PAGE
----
Authors: MinKyung Koh*, Ohio State University
Topics: Women, Social Geography
Keywords: female marital immigrants, social reproduction, households
Session Type: Paper
Start / End Time: 12:40 PM / 2:20 PM
Room: Napoleon A3, Sheraton, 3rd Floor
Presentation File: No File Uploaded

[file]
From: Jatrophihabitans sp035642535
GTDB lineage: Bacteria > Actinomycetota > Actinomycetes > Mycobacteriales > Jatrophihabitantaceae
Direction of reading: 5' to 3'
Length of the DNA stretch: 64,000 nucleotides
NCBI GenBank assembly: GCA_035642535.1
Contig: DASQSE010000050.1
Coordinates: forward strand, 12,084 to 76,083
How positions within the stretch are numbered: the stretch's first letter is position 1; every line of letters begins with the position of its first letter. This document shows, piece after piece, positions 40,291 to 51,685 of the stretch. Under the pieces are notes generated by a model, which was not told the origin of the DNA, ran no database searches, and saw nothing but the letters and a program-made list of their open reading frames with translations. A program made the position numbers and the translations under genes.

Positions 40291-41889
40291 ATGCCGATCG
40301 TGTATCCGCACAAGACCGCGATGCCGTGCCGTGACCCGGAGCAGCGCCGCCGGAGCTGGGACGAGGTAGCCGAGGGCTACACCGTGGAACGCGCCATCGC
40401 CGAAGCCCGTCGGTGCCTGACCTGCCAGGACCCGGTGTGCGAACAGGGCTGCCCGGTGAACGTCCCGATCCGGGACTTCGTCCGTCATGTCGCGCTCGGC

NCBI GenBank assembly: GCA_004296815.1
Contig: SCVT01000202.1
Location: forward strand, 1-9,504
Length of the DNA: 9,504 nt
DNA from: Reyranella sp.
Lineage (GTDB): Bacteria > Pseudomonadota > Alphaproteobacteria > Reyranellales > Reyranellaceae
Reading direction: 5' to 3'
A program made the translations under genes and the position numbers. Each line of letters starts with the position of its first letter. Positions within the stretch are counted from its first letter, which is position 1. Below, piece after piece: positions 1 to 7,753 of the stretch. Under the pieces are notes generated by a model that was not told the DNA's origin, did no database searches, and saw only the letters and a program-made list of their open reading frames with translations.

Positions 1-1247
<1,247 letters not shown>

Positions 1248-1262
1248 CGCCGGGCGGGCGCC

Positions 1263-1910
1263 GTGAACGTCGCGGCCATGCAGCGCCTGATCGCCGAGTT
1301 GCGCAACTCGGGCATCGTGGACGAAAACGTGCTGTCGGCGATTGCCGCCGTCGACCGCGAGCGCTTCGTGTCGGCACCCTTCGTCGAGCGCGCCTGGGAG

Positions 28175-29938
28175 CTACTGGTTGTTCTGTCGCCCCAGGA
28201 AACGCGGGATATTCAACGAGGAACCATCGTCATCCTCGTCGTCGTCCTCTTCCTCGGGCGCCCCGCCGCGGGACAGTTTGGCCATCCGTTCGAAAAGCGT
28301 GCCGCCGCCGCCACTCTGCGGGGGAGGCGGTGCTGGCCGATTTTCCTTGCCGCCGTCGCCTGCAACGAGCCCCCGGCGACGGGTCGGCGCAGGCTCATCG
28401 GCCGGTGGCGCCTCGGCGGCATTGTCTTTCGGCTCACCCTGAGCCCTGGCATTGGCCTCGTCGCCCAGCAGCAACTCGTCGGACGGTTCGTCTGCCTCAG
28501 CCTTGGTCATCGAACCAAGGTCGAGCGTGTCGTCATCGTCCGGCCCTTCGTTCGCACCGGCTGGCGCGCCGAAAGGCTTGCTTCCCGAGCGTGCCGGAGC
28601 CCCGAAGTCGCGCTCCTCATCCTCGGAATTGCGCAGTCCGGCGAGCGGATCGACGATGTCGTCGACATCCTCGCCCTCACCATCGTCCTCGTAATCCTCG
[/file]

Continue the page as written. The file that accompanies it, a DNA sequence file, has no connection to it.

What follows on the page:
This paper examines how female marital immigrants can be produced as a key subject of transnational social reproduction. In South Korea, women’s marriage migration via commercial agencies has been encouraged to solve sociobiological reproduction crisis driven by the country’s rapid economic growth. Between two families in sending and receiving countries, female marital immigrants are situated to be responsible for social reproduction. In natal families, women are expected to contribute to their households im/materially by providing labor and financial support. In marital families, female marital immigrants, assumed to be purchasable women from less developed countries, are asked to fulfill their gendered domestic duties as the nation’s wives/mothers. However, the actual practices of the women are not limited to their roles within households. Since most women’s marital families are relatively lower-class, their economic participation is also encouraged. Although female marital immigrants’ economic participation has been increasing, their works mainly remain around social reproduction. Drawing on my own recent fieldwork with female marital immigrants who are income earners, this research explores 1) how the women are engaged in economic activities beyond households; 2) why they enter certain types of labor, and 3) how they connect their reproductive work to two transnational families. By studying social reproductive and productive work of female marital immigrants, this research highlights that the subject of social reproduction can be produced beyond a household, and the place of households of female marital immigrants is a continuum between social reproduction and production, especially from natal to marital families.